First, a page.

Hand gestures as communication facilitators in design: a research based design study to understand the role of hand gestures during group design communication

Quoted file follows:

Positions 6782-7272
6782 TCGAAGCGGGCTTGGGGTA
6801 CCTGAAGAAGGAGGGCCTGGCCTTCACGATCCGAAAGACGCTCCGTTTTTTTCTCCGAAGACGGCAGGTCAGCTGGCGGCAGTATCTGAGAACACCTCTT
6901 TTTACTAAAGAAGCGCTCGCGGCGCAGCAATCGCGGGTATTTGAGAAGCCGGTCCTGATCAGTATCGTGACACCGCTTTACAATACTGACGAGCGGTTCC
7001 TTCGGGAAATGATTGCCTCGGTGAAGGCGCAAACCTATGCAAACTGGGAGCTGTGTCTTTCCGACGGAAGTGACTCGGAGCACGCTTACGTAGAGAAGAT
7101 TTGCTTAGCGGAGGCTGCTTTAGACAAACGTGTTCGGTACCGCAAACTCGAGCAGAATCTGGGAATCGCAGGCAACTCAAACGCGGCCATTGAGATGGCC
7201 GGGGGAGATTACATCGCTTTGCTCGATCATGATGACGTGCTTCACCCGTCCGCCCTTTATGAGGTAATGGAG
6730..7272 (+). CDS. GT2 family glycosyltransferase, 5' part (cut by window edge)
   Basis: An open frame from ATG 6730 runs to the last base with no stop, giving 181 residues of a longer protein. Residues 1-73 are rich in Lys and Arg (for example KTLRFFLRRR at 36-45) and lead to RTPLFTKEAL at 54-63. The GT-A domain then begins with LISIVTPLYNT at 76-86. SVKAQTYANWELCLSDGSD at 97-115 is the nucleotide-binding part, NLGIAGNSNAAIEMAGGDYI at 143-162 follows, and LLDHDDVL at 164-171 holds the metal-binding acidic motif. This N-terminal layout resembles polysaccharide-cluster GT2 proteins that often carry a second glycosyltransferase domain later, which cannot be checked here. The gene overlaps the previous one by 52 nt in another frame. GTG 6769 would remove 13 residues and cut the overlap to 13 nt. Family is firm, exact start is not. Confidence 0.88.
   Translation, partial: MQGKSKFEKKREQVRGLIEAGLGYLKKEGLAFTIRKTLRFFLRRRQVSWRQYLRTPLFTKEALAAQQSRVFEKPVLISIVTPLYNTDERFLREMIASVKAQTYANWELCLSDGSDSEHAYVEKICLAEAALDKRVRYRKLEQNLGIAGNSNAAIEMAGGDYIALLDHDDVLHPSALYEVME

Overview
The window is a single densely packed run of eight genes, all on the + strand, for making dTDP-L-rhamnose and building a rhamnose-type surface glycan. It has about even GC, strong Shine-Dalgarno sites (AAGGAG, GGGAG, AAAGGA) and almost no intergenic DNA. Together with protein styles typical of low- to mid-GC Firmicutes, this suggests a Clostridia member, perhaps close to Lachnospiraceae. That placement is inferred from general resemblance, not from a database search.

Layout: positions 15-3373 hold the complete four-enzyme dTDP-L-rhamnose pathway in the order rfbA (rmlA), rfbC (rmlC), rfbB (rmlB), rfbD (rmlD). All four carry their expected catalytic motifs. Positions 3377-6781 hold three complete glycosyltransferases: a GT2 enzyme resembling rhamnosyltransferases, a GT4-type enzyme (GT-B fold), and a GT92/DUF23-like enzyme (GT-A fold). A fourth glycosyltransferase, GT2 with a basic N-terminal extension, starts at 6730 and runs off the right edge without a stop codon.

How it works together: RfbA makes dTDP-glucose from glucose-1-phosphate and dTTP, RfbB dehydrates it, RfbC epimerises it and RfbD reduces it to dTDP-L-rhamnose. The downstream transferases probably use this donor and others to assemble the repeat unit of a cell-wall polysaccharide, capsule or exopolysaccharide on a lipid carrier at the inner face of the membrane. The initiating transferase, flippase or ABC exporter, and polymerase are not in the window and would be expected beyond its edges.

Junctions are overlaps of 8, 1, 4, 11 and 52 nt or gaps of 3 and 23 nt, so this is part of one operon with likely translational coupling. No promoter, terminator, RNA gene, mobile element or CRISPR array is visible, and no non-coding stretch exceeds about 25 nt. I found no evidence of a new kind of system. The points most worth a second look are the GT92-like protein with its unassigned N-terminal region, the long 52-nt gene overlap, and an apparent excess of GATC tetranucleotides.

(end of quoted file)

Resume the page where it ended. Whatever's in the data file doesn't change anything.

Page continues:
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The design discipline is reliant on communication as a means to express and share ideas during the creation of products. Design communication can take place in two distinct settings: formal communication presentations and informal interaction communication. Group design communication involves the communication of various attributes of a design. Attributes such as the scale, shape and functionality of a product are communicated. Designers employ various mechanisms including verbal, non-verbal (e.g. hand gestures), and physical tools (e.g. sketches and models) to communicate attributes. Although the verbal and physical tools are commonly used effective tools, hand gestures remain underused. Yet, hand gestures are extensions of the human mind, which may reveal thoughts that verbal communication may not be able to communicate (McNeil, 1992). Hand gestures have the potential to reveal thoughts and if used as an interface mechanism, can augment the information space. As such, hand gestures may facilitate design communication within a group. This study explores the potential of hand gestures as tools in design communication. Moreover; the purpose of this study is to understand how gestures can facilitate the design communication that occurs within a group. A two-phase study was proposed: a research phase and a design phase. During the research phase, ethnographic research in design education environments was conducted to understand what gestures are produced and how they are used during formal and informal design communication settings. The data collected was analyzed and categorized to reveal quantitative and qualitative results. Survey studies were also conducted to validate the hand gesture meaning. The data was used to create design guidelines that directed the design phase, where concepts used hand gestures as interface mechanisms, to augment the experience of a design information exchange. The significance of this project is to generate new knowledge to be applied to the development of more natural technological systems where gestures are used as an alternative to current input devices (e.g. mouse and keyboard) for navigation and manipulation of design material amongst a group. The goal was to improve the communication between designers and their materials and enhance the experience of distributing and receiving design information.